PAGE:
a change that brings more change! 

By  bem_admin

a change that brings more change!


Working in the arena of change is both challenging and rewarding. It is often said that during change, workplaces can feel as if it’s 3 steps forward, then 4 back. And in those ‘4 steps back’ times, sometimes referred to as the ‘knock-on effect’ from change, what are three suggested actions to take?

Changes in the workplace will result in a knock-on effect, thereby facilitating further impact from the change.

Take the example of BYOD, a dilemma that some organizations are facing currently. For those who live in a non-geek world, BYOD stands for ‘bring your own device’, which results in individuals using their own devices in workplaces. What a great idea; less company capital investment, more responsible ownership of technology by individuals, higher degree of happiness (just look at the faces of Apple users when this corporate decision is taken) and the list continues.

Yet with that one change of BYOD comes more change; the 4 steps back! Some of the knock-on effects will be anticipated and prepared for whilst others occupy the realm of the unknown or unexpected! For example, if the workplace culture is one of separating personal from corporate, how does one truly know when work is underway? How will the workplace represent only that which it agrees to or could a person’s social media choices place the organization at risk? Is that healthy? absolutely yes, because change should not be an activity or event but ongoing process for the business and the people! Change will always cascade, providing opportunity for ongoing further change.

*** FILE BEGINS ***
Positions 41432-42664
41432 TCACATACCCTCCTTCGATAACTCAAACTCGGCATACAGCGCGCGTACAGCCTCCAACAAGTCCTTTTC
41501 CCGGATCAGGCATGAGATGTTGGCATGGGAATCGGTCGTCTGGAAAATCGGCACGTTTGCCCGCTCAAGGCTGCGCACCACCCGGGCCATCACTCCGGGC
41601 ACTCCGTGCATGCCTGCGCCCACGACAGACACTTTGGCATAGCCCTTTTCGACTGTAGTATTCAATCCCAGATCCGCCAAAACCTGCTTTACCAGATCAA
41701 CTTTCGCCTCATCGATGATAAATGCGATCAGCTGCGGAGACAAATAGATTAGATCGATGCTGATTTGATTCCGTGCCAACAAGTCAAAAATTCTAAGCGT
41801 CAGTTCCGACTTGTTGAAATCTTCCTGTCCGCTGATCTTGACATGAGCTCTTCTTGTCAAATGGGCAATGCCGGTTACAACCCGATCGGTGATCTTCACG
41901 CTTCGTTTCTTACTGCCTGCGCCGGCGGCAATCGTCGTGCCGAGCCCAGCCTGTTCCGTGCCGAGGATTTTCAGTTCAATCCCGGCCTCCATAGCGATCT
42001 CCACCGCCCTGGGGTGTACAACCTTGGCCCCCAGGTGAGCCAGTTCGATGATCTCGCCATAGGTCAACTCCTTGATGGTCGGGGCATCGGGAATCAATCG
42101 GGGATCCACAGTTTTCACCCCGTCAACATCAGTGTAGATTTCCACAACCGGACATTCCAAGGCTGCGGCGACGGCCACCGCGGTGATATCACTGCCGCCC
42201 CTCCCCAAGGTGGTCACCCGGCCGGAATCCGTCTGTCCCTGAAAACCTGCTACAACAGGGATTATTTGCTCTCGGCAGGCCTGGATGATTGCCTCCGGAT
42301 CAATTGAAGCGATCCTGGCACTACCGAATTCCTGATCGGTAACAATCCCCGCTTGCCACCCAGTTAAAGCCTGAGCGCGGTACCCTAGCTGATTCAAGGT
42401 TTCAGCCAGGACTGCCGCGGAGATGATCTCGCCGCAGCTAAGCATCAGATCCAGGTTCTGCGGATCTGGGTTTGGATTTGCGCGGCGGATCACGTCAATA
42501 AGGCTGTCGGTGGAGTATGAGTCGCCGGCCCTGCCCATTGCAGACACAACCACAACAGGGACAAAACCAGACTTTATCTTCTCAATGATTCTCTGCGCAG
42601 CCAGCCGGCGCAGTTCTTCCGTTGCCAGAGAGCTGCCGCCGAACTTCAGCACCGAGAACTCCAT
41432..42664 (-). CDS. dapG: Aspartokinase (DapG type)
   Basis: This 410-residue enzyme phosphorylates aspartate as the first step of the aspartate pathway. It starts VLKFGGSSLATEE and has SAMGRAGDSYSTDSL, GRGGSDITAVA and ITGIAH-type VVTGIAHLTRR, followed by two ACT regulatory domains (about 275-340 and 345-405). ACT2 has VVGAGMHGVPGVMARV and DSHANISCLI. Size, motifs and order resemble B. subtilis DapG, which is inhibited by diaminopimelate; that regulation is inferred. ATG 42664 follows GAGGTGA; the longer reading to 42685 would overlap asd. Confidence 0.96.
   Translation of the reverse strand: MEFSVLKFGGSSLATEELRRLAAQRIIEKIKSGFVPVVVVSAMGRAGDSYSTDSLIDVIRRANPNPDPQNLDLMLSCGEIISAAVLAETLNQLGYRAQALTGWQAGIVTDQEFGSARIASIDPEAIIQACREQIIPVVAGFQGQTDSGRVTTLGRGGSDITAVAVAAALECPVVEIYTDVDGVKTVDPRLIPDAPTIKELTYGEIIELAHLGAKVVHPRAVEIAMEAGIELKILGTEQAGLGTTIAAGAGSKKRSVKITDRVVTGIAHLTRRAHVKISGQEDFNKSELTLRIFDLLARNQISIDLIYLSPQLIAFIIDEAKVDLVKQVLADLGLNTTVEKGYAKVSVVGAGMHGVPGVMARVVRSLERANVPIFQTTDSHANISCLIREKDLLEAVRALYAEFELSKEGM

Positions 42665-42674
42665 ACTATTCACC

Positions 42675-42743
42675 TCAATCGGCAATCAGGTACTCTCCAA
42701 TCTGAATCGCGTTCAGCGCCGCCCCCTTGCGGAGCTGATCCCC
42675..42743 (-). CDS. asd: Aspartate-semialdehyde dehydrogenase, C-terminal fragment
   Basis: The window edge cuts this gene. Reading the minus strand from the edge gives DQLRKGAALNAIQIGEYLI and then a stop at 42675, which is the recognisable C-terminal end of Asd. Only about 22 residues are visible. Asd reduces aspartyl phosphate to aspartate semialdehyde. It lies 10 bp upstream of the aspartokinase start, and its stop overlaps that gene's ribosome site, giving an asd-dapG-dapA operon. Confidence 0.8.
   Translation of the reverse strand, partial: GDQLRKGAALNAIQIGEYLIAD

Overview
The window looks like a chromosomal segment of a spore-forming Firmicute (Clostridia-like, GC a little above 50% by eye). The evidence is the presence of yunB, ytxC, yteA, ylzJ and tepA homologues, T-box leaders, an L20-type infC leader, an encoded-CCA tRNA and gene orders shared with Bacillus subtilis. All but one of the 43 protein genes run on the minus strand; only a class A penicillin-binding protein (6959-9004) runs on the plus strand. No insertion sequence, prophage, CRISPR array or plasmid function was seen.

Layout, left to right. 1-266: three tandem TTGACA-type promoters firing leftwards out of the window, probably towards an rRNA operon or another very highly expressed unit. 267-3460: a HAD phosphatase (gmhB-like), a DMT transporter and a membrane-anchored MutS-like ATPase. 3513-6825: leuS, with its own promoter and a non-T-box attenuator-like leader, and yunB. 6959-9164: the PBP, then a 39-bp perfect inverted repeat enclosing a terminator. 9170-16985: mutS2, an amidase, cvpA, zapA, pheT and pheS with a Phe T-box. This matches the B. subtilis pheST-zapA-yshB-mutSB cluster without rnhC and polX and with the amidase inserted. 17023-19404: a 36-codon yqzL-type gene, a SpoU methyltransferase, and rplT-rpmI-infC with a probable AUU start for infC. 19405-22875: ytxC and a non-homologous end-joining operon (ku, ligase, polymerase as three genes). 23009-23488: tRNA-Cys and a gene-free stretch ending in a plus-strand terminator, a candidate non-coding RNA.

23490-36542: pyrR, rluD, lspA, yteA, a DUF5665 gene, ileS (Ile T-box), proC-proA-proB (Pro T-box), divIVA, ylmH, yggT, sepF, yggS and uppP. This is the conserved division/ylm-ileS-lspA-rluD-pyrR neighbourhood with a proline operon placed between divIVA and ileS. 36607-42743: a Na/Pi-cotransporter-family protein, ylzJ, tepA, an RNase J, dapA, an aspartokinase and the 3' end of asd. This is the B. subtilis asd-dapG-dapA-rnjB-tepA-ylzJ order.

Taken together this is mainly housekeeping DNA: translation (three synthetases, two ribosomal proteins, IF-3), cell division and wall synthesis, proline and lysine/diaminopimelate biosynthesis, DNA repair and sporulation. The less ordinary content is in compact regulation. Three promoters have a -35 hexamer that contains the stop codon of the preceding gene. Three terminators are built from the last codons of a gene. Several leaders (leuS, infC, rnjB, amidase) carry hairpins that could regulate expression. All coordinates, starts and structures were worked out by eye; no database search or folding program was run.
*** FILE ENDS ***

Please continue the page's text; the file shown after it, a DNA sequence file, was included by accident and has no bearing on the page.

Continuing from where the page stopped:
How can one ensure that a resulting knock-on effect from a change is welcomed? In other words how can we build change as a competency in our organizations and people?

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Talk and ‘be’ change at every possible opportunity. Challenge the people to find opportunities to change before having to react to change. Ask the team to anticipate ’cause and effect’ of change.

Build ‘change’ into your communication forums and techniques. For example, add the topic of change to the weekly or monthly agenda, and share the responsibility for all to apply that section to something they would like to see changed, and be willing to spearhead. Encourage them to present a business case for the change and to identify roles for which they’d like assistance. Add a new ‘award’ to those currently existing, possibly recognizing the individual who embraced or anticipated change in the best possible way that month.

At a special occasion eg the 20th anniversary of the company, challenge people to pictorially represent the company’s milestones of success and link them to changes that were taken.

When building change into an organization as a leadership competency and priority, not only does it allow us to cope with knock-on effects of change, but even design them in the name of continuous improvement.


Debbie Nicol

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